One thing you notice when walking around the Solar Decathlon competition village is the energy — and it’s not just coming off the solar energy systems. There is a buzz in the air. Everyone is talking. The U.S. Department of Energy Solar Decathlon naturally stimulates discussion. Some people come to judge for themselves. Some come to learn what’s new. The more they see, the more there is to get excited about. That’s the kind of energy we like to generate!
Moving the location of the Solar Decathlon, which had been held five times since 2002 in Washington, D.C., begged the question, “If we build it in California, will they come?” We are pleased to report they did. About 64,000 Southern California residents visited Solar Decathlon 2013, according to our event hosts, the Orange County Great Park and City of Irvine. Based on that number and our counting system as people entered the houses, we estimate that the student teams conducted more than 300,000 house tours during the eight-day public exhibit.
Attendance alone doesn’t tell the story. The decathletes and their houses stole the show. Individually, the students are some of the most passionate, dedicated and articulate young professionals to enter the clean energy workforce. Many are born leaders. Together they formed teams that were motivated, well-organized and highly effective.
They designed the best-performing, best-looking solar houses ever. We knew after the second day that the juries were going to have a difficult time scoring and ranking the teams. It took the juries three long days of deliberation to finally come to their decisions. The overall quality in this competition was that good.
All photos by Jason Flakes/U.S. Department of Energy, Solar Decathlon
One of the benefits of holding the Solar Decathlon every two years is to provide enough time for continued R&D advancements. The university teams study the previous designs and design new houses based on the lessons learned. Since 2002, the houses in each successive competition have gotten better.
This year’s solar decathletes raised the bar several notches, with dramatically improved craftsmanship and performance. Each year we say that everyone is a winner in the Solar Decathlon. This year it was truer than ever. One stroll down Decathlete Way proved it. Every house had something of value.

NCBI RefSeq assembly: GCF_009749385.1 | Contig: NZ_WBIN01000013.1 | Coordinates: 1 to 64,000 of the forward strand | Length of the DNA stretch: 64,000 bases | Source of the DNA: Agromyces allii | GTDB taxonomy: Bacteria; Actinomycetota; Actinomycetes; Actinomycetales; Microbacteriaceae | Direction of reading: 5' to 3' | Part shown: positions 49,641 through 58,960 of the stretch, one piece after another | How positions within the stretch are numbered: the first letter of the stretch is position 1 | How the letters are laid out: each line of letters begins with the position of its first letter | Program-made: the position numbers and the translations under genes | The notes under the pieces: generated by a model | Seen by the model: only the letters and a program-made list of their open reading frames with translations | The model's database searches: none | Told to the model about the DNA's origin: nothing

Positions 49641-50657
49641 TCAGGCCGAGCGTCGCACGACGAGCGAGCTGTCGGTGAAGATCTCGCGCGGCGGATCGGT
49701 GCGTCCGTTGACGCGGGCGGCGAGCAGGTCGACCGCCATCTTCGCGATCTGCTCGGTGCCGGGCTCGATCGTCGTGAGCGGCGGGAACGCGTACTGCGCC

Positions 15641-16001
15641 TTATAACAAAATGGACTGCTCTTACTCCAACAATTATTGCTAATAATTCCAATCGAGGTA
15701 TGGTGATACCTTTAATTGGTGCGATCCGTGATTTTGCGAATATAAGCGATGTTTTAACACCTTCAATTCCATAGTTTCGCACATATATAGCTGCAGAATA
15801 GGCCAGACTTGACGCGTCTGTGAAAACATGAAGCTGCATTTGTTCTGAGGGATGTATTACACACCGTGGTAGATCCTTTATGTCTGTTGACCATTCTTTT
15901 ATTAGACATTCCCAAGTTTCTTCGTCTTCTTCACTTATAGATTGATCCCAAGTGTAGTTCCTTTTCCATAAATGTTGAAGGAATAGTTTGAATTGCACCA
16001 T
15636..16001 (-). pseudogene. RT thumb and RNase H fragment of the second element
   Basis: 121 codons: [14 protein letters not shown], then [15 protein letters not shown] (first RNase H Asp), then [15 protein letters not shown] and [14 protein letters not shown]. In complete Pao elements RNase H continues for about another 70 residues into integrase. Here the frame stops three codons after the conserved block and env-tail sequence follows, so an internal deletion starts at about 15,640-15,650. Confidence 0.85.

A Year of Firsts
Solar Decathlon 2013 experienced several “firsts” in the competition. For the first time:
All of the student-built houses produced more energy than they consumed. Granted, we were in sunny Southern California — but during the nine-day competition we experienced the first cloudy, rainy day in three months and the first Santa Ana winds of the season, blowing 40 to 50 mph for a day and a half. By staying net-zero during the contest period, all 19 of the houses proved that solar is a reliable source of clean energy.
The Solar Decathlon was accompanied by a complementary event — the XPO. For the first time, a clean energy exposition was held alongside the Solar Decathlon, featuring innovative clean energy companies, products and educational opportunities. Together, Solar Decathlon 2013 and the XPO created a unique and powerful showcase for technology, education, products, arts and business opportunities related to clean and renewable energy generation and efficient energy use.
Visitors responded enthusiastically to the XPO. Thousands of people visited the booths inside the SunShot Innovation Pavilion. In the Transportation Zone, Solar Decathlon sponsor Bosch offered electric bicycle rides, and more than 2,700 visitors took an estimated 6,000 e-bike rides. Toyota provided ride-and-drives with its line of electric and hybrid cars. The big hit was the Rav4 electric conversion with the Tesla power train. What a rocket! It was so much fun I took several rides up and down the runway.
Three houses achieved estimated construction costs under $250,000. Norwich University, Stanford University and Kentucky/Indiana (University of Louisville, Ball State University and University of Kentucky) tied for first place in the Affordability Contest, demonstrating how cost-effective, appealing and livable energy-saving houses powered by solar energy can be. The average estimated construction cost for all 19 of the net-zero houses was $280,000.
A Close Competition
As the Solar Decathlon 2013 approached the finish line, the standings were the closest ever, reflecting the quality of all the houses.
The juries issued more ties in their evaluations than ever before, finding it difficult to choose a clear winner. The following ties added to the competition’s tight point spread: